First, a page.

Mango entry banned in Davao Gulf island city

YOUR MANGO PLEASE, has now become a regular greeting for tourists coming to see Igacos' famous white-sand beaches after the local government implemented a ban on entry of mangoes into the island to protect its mango industry from deadly pests

BY ROGER M. BALANZA

Bring ’em out, but don’s bring ’em in.

The Island Garden City of Samal (IGACOS) has approved an ordinance banning entry of mango fruits and seedlings in a move aimed to protect from pests its growing mango industry.
Mango production is the most promising industry in this island city, sitting in the Davao Gulf, more known for its white-sand beaches that have become a major tourism attraction in the Davao Region.
Resolution No. 667, which took effect this month.  also called for creation of a team of government personnel deputized to guard entry points to the island city to prevent the entry of the fruit.
The western shoreline of Igacos facing Davao City is dotted with dozens of beach resorts. Thousands of people cross daily through small ferry boats from Davao City for picnics, meetings or conventions, whose luggage had to be searched for mangoes.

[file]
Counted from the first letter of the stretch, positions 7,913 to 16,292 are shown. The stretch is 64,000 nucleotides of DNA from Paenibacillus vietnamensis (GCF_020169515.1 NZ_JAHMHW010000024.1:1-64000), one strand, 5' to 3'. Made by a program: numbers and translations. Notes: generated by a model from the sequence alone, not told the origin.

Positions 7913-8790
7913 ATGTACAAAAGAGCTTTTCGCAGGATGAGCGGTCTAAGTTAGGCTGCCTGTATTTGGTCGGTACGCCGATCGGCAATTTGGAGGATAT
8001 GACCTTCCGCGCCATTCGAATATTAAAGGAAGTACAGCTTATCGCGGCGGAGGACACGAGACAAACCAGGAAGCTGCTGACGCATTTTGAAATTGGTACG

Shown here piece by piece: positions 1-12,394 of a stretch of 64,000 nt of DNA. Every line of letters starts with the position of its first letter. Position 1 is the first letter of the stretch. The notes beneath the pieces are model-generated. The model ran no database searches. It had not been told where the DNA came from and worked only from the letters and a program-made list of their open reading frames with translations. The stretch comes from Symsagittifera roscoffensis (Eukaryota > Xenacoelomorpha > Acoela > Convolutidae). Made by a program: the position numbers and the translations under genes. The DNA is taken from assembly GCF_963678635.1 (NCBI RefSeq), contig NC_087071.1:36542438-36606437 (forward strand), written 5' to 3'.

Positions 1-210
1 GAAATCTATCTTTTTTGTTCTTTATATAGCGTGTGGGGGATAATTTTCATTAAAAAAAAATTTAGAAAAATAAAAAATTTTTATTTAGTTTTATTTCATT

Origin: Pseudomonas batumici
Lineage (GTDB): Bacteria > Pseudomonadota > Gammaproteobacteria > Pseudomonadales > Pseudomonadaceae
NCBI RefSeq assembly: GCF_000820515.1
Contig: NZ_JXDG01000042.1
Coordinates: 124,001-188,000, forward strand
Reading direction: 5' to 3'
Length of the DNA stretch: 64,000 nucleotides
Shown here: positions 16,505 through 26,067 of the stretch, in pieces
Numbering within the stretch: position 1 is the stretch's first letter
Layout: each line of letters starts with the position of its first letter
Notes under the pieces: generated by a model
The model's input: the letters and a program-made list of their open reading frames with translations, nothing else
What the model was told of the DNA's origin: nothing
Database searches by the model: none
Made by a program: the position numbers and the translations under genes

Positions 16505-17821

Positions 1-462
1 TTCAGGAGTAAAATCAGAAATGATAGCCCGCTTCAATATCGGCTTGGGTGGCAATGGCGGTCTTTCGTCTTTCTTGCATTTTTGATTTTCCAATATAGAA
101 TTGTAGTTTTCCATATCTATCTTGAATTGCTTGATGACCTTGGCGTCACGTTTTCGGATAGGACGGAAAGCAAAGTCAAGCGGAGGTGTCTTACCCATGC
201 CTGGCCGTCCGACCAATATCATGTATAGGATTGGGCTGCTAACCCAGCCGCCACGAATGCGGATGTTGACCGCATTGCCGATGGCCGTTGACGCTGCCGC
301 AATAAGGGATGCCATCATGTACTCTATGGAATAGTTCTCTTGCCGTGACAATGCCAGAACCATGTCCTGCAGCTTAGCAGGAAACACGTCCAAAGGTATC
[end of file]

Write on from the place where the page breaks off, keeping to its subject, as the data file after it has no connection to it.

About 8,000 hectares are planted to mangoes in this island city that has been declared as “mango-pest free” in Special Quarantine Administrative Order 2 of the Bureau of Plant Industry (BPI). Inspired by the fast growth of the industry, the local government has adopted mango production under its One-Town One-Product program.
Primarily, the ordinance will stop the entry of mango pests like  pulp weevil and mango seed weevil, said Noel Daquioag, city information officer of Igacos.
Daquioag said the ban will not affect small vendors selling mangoes, Igacos having enough local production that are even exported by mango growers.
First-days implementatiion of the ordinance brought a little confusion and surprises.
People were surprised that at the piers they were searched for mangoes, told to deposit them and to retrieve them when they cross the sea back home, said Daquioag. Many of them just ate the fruit when told they have to be deposited. But they were also advised to pick up the peelings and seeds that have to be deposited with the quarantine team, when they leave the island, he said.

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